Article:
8. You wear pyjamas or lounge wear pretty much all the time you’re in the house because they’re soft and don’t pull at your joints. You probably own more pyjamas than anything else and you celebrate when you find extra soft ones which don’t hurt you. Whoever thought that jeans were good casual clothing clearly never experienced the agony of denim pulling at their hips and knees.

Four pairs of jeans hanging from a washing line, under a window.


9. You’ve worn pyjamas or lounge wear out of the house on more than on occasion because getting dressed was an impossible task. Sometimes a task needs doing and sometimes you can’t waste precious energy battling to get dressed into real clothing.

A woman stood outside her home wearing pyjamas, holding a mug.


10. You completely lose track of your words or thoughts at least once a day due to brain fog. Brain fog is another wonderful symptom of Rheumatoid Arthritis, whether it’s related to pain levels or fatigue levels, it’s an inevitable part of life with this illness. It means your mental clarity is often lacking, as is your ability to concentrate on even simple tasks. It means you forget words and names, often at the most inconvenient times. It means you forget what you’re doing in the middle of a task, lose your car in the car park, put on your dressing gown instead of your coat and refer to lots of items as ‘the thingy’, ‘the whatdoyoucallit’ or the ‘thingymabob’.

A thick fog covering barely visible trees.


11. You’ve found random items in strange places because brain fog decided it was a good idea to put the TV remote in the fridge. It also decided the bannister is where you keep your glasses, the towel cupboard is where you put your phone and the kettle belongs in a kitchen cupboard or the fridge.

An open fridge lights a dark kitchen.


12. You can sense a flare up coming like a highly trained sniffer dog and just have to sit back and wait for the inevitable to happen. It is amazing how in tune with your own body you become when you have Rheumatoid Arthritis. You can sense a flare coming a mile off and you immediately take action to make it as bearable as possible.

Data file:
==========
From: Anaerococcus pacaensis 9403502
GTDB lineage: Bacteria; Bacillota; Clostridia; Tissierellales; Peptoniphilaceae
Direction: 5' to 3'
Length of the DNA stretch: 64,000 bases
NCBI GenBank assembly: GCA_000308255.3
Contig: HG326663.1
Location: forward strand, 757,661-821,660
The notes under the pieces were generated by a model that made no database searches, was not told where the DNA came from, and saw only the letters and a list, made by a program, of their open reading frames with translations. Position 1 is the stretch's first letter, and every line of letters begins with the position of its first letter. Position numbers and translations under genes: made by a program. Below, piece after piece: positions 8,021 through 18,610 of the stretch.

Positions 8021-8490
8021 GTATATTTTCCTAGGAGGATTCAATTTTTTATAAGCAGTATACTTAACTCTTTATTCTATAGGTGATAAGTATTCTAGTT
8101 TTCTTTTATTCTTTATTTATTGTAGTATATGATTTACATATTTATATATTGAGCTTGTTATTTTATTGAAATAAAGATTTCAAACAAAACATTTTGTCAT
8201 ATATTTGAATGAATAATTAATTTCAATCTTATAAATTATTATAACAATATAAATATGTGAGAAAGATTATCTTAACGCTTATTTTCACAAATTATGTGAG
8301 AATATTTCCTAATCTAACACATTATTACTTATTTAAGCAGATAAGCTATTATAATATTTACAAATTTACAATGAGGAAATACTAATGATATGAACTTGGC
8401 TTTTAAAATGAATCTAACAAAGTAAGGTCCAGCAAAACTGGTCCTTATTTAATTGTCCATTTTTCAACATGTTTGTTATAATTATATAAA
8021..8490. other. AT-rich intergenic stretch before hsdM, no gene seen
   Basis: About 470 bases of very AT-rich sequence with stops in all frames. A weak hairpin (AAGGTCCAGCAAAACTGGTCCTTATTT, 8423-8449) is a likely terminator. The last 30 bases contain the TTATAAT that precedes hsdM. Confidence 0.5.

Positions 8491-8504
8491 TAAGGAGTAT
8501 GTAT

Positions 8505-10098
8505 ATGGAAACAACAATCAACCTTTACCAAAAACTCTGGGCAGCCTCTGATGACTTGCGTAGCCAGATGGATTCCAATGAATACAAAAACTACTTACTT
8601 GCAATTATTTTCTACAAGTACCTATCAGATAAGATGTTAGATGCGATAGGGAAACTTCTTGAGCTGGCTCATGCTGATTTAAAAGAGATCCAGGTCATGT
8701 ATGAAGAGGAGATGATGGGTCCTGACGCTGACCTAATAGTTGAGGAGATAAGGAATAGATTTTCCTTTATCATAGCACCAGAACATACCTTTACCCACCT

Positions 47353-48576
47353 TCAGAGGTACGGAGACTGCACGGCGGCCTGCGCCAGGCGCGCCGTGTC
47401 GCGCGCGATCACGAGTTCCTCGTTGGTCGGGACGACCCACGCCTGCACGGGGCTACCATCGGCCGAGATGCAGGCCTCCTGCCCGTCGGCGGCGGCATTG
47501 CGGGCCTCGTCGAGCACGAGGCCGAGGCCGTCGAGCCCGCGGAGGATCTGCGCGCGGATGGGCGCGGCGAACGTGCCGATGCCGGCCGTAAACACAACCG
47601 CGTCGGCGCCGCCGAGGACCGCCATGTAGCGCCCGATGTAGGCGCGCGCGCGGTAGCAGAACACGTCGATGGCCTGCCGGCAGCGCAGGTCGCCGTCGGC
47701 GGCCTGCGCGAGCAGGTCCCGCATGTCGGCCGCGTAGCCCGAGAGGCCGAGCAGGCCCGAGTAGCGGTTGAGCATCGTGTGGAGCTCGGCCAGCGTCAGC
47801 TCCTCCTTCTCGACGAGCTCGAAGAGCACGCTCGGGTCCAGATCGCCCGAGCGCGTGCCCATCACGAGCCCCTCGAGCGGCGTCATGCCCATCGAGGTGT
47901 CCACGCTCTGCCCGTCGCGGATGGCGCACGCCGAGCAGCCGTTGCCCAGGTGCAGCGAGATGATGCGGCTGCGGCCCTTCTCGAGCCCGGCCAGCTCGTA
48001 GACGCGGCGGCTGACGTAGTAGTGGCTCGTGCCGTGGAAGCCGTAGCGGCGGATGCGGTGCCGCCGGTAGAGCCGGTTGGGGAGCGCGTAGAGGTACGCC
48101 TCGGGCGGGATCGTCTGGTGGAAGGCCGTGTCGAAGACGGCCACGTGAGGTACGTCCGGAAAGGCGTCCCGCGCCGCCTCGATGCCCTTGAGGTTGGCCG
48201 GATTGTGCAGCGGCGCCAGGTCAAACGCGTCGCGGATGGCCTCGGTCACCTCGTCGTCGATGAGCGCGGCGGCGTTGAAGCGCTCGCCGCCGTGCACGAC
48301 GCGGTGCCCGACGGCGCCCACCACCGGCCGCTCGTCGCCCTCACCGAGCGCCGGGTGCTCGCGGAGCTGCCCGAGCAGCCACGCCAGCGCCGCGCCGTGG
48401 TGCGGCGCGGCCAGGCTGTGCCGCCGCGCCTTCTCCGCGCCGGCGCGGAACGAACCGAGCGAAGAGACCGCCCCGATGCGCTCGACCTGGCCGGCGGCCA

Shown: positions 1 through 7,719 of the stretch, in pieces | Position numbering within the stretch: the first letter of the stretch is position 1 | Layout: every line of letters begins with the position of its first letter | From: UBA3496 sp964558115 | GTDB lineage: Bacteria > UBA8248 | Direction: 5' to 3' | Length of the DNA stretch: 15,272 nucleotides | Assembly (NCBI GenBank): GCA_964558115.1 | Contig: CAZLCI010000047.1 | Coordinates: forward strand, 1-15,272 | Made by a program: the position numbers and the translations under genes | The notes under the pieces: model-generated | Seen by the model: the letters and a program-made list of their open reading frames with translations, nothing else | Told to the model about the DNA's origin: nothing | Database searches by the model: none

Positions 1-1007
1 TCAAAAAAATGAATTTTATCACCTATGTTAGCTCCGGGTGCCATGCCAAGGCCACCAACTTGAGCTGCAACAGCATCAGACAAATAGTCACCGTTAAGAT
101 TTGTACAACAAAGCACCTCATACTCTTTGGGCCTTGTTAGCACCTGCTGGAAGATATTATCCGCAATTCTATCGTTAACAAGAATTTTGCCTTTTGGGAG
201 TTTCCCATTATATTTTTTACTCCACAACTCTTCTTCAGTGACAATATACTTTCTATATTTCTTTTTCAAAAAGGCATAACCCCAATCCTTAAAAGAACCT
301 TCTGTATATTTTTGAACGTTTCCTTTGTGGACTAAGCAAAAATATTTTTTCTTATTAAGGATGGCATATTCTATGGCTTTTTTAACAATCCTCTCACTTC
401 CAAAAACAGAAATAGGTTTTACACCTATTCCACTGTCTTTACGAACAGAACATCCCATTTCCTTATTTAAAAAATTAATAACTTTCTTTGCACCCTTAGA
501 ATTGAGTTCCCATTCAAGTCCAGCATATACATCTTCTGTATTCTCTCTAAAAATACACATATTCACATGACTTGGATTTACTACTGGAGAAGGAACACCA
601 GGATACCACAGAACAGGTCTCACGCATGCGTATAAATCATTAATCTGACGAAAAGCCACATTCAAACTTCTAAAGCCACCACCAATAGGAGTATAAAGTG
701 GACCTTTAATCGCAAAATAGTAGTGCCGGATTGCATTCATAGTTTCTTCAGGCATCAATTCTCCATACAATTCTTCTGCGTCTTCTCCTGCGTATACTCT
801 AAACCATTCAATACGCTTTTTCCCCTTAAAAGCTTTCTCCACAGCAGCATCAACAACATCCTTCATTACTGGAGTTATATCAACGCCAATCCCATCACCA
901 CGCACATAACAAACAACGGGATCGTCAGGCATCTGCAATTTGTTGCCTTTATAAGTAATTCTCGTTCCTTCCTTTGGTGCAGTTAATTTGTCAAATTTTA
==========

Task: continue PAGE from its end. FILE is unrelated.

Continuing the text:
A long nosed dog sniffing the air in the countryside.


13. You have two stress levels – stress than is below the flare threshold and stress than will guarantee a flare up. You do your best to always keep stress below the flare up threshold, but life often has other ideas. This causes a great deal of frustration which then heightens the stress, which then worsens the flare. It is such a fun circle to be trapped in!

Neon letters on a background of leaves, the words read 'and breathe'.


14. You’ve had to explain what Rheumatoid Arthritis actually is, even to medical professionals, on many occasions. It is scary the number of medical professionals who seems to think it is solely related to the joints, and it can be very frustrating when you know more about your disease than the ones who are supposed to be helping you! It can feel like a never-ending battle and it highlights how much more awareness of this condition is needed.

A man in a doctors coat, holding a stethoscope with his arms folded.


15. You scope out stairs, lifts (elevators) and accessible toilets are as soon as you arrive at any location or event. If there is no accessible toilet you panic slightly but then scope out where the other toilets are. If you realise those toilets are up any stairs, you then scope out if the stairs have railings. Either way, you limit the liquids you consume and pray you can get home without needing to climb mount Everest to pee.

A person stands at the bottom of a flight of stairs illuminated by light from above.


16. You receive unsolicited medical advice far too often and usually want to scream when it happens. Don’t these people know that if goblin hair tea, unicorn dust, positive thinking or the latest exercise fad really cured Rheumatoid Arthritis we would know about it, and so would our doctors. Any sensible suggestions we have probably already tried, and the ridiculous suggestions aren’t even funny anymore, they’re just mind blowingy frustrating. Please keep your miracle cures to yourself, you aren’t an expert on our disease, we the people battling it are!

A silver tray containing nine cups of different coloured liquid, on a white background with some flowers next to it.


Thanks for reading, if you related to any of this then please give it a share with your friends. Also feel free to add your own suggestions for this list in the comments below!